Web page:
Wednesday, August 26, 2009

10,000 Hours of Mozart

There's a theory -- first put forward by Malcolm Gladwell -- that it takes about 10,000 hours to achieve superstar status. Seth Godin (among others) disputes that. After all, as he points out in Seth Godin's Blog, there are plenty of musicians toiling away day after day who never reach more than mediocrity.

I was thinking about this in conjunction with the newly discovered works by Mozart. While I don't doubt their historical importance. But I wonder if they would be considered as remarkable if they weren't written by Mozart.

Mozart certainly didn't need 10,000 hours to become a musical superstar. His natural talent held him in good stead throughout his youth.

But of all the works that he wrote, which ones are considered his best? His first piano concerto written at the age of eleven, or the ones he wrote as an adult? His first symphony composed before he reached puberty, or the "Jupiter" Symphony" written at a mature 35 years of age?

Raw talent is a huge advantage, but maybe there's something to this 10,000 hours theory after all. Because it seems to me that only after 10,000 hours (and more) of Mozart honing his craft did he produce the music lives on to this day.

- Ralph

Wednesday, August 19, 2009

Scanning the Dial

I admit it. I'm a radio geek. So it's not surprising that I follow blogs and news sites that help me stay informed about all things radio.

If you're at all interested in the state of classical music on the radio, then I strongly recommend the "Scanning the Dial" blog. It's a nice blend of news, commentary and thoughtful editorials about the subject of classical music broadcasting.

The blog is maintained by Marty Ronish and Mike Jannsen, although there are occasionally other contributors. Ms. Ronish currently produces the Chicago Symphony broadcasts, and has an extensive background both in classical music and broadcasting. Mr. Jannsen is a professional writer and journalist, who has covered the public broadcasting beat (and worked in that medium).

Both bloggers are accomplished writers, and their posts are always informative and pleasurable to read.

So why should you check out "Scanning the Dial"?

I think it's important to understand what's happening in the broadcasting world, especially if you love classical music.

Personally, I think most of WTJU's listeners take our station for granted. Letting the announcers program their own shows is not common. Nor is airing classical music during morning and afternoon drive time. Nor are early music shows, or programs like "A Time For Singing," nor the Sunday opera, nor many of the other kinds of in-depth classical programming WTJU provides.

And it's becoming increasingly rare at other stations around the nation. Even if you don't subscribe to the blog, take a moment or two to scan some of the posts. I think you'll come away with a greater appreciation of how unique the programming that you receive every day from WTJU is, and how remarkable that we can contiue to provide it to you day in and day out.

Wednesday, August 12, 2009

Organised Noise

On "Gamut" I play a wide range of music -- which is the point of my show. As the slogan goes, it's the show that "runs the Gamut of music from the Middle Ages all the way up to the present day."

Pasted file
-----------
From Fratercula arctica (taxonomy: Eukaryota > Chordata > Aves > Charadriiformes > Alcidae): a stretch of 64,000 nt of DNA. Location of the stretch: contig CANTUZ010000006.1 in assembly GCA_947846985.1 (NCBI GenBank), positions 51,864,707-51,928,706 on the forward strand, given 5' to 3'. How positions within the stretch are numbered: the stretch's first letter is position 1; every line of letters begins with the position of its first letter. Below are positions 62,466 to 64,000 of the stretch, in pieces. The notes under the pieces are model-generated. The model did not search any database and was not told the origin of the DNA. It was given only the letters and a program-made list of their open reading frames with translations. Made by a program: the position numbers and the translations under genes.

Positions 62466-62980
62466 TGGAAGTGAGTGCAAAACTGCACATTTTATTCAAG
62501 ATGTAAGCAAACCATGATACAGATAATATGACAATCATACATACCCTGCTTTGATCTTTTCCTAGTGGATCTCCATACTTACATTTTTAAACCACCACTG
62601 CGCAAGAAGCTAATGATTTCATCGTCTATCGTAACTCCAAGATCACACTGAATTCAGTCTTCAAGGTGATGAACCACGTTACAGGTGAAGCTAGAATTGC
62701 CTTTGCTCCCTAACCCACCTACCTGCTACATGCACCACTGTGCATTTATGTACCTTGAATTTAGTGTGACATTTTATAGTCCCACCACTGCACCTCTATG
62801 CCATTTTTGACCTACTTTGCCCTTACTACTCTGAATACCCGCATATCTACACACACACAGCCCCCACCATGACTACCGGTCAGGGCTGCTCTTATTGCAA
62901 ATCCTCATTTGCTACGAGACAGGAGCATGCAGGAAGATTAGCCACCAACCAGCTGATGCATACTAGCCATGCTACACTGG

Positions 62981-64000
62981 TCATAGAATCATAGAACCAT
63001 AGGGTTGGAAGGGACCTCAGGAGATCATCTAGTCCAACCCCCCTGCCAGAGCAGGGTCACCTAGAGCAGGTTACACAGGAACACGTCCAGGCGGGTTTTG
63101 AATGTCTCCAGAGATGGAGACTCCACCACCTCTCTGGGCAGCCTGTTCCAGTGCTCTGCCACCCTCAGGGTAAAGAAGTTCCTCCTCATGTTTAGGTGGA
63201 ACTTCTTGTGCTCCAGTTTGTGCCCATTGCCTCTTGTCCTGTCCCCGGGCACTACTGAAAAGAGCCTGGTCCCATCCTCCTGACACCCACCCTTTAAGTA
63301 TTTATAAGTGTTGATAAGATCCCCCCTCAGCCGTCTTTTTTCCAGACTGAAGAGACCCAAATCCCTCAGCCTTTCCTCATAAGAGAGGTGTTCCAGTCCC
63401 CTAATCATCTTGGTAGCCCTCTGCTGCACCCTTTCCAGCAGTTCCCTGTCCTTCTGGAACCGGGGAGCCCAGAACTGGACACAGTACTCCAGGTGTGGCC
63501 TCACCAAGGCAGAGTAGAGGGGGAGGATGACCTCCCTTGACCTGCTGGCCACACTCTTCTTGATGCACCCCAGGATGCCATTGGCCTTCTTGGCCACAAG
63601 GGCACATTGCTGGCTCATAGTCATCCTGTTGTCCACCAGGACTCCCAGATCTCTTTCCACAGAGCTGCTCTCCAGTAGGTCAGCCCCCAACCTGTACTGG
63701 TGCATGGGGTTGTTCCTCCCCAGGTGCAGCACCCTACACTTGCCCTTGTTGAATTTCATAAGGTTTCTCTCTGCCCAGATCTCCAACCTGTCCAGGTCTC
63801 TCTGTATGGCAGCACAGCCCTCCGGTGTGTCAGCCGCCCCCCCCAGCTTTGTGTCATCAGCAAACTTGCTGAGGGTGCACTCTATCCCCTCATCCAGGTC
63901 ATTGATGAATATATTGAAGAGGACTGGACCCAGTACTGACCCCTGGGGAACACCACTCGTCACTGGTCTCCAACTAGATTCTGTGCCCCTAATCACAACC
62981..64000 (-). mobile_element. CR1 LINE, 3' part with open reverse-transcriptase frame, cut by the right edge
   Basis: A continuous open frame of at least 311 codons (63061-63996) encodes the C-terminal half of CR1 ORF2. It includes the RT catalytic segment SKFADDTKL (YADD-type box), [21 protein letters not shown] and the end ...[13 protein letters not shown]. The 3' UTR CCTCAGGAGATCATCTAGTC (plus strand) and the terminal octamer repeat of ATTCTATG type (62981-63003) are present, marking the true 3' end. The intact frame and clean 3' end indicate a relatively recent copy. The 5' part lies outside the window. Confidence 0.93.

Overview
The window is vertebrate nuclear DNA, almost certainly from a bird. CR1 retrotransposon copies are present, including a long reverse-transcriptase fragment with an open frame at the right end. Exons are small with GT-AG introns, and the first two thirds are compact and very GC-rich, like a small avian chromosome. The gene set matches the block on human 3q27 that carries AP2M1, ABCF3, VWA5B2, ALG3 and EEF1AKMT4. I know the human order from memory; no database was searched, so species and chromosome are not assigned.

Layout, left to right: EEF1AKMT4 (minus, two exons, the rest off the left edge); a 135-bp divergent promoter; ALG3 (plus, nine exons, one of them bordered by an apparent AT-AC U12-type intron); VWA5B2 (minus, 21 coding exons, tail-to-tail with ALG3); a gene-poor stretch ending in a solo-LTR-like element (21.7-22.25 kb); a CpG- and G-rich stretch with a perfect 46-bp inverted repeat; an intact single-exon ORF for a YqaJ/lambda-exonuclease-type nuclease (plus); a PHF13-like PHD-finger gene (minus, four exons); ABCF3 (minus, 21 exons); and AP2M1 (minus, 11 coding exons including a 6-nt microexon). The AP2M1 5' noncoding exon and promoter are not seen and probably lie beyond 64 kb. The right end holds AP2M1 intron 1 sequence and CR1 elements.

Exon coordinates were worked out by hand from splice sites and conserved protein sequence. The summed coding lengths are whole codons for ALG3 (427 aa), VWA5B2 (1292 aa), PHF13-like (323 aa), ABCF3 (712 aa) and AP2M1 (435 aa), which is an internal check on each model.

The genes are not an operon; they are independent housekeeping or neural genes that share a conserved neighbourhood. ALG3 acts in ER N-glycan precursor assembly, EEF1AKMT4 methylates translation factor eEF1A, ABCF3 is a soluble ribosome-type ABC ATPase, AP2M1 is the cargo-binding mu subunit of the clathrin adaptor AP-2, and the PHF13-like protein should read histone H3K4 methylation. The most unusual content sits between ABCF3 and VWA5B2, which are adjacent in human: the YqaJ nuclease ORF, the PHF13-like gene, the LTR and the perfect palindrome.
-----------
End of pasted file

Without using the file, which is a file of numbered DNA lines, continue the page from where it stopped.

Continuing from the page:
Which means I play a fair amount of contemporary music. Not necessarily "20th Century music." That moniker refers to last century's ouevre.

Occasionally, I'll get a complaint about a particular work. It's the same complaint I heard my parents level against Motown music back in the mid-1960's, the same complaint my friends level against current hip hop and rock acts, and the same that critics level against just about every composer and/or movement going back to the 14th century.

"That's not music -- that's just noise."

I have a personal definition of noise. Noise is unorganized sound. Music is organized sound.

By my definition, what people are really saying when they characterize music as noise is that they can't hear the organization.

Usually, it's because there's something outside their frame of reference. Many people at the turn of the 20th Century thought ragtime was noise because the syncopation was too far outside their experience. While dodecaphonic compositions can sound like random plinks and plunks, these works are highly organized, and tend to reveal their internal logic with repeated listening.

I'm not saying that all classical music is great. It's not. And I'm not saying all contemporary music is great. It's not, either.

But what I am saying is that when music is presented that seems to be noise, take a step back. If it's truly music, then there's some organization or structure there somewhere.

Sometimes you just have to work a little to find it.

- Ralph

Wednesday, August 5, 2009

The CATcerto - good fun, good music.

Everyone in the classical world has been talking about the CATcerto. And with good reason -- it's an interesting novelty that's a welcome break from "serious" music. Lithuanian composer Mindaugas Piečaitis took a forwarded video of Nora the cat playing the piano, and wrote an orchestral setting for it.

Most posts focus on the humorous aspects of this project that seemed a natural for YouTube. But do this: watch the video, and then play it again with the browser minimized (or your eyes closed).

As a video, it's amusing to be sure. But take away the video and you have a charming composition that's appealing in its own right.

I've received permission from Piečaitis to air the CATcerto on "Gamut," and I'll be doing so sometime in the near future. Funny, yes. But darned good music IMHO.

- Ralph